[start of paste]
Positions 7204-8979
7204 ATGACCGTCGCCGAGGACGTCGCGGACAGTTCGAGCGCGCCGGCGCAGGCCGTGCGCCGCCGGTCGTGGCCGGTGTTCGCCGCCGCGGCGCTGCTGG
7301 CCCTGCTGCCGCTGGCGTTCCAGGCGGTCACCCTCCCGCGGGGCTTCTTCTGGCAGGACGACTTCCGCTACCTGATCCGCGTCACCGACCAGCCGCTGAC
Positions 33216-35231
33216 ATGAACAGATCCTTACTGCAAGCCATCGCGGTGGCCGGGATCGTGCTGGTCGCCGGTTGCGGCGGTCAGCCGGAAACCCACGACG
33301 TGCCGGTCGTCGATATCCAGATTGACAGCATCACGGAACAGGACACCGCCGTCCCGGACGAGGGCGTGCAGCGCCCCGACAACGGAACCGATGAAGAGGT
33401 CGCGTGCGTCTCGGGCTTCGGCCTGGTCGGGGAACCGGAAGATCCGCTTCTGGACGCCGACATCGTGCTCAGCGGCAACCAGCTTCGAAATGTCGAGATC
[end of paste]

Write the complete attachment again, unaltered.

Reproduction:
Positions 7204-8979
7204 ATGACCGTCGCCGAGGACGTCGCGGACAGTTCGAGCGCGCCGGCGCAGGCCGTGCGCCGCCGGTCGTGGCCGGTGTTCGCCGCCGCGGCGCTGCTGG
7301 CCCTGCTGCCGCTGGCGTTCCAGGCGGTCACCCTCCCGCGGGGCTTCTTCTGGCAGGACGACTTCCGCTACCTGATCCGCGTCACCGACCAGCCGCTGAC
Positions 33216-35231
33216 ATGAACAGATCCTTACTGCAAGCCATCGCGGTGGCCGGGATCGTGCTGGTCGCCGGTTGCGGCGGTCAGCCGGAAACCCACGACG
33301 TGCCGGTCGTCGATATCCAGATTGACAGCATCACGGAACAGGACACCGCCGTCCCGGACGAGGGCGTGCAGCGCCCCGACAACGGAACCGATGAAGAGGT
33401 CGCGTGCGTCTCGGGCTTCGGCCTGGTCGGGGAACCGGAAGATCCGCTTCTGGACGCCGACATCGTGCTCAGCGGCAACCAGCTTCGAAATGTCGAGATC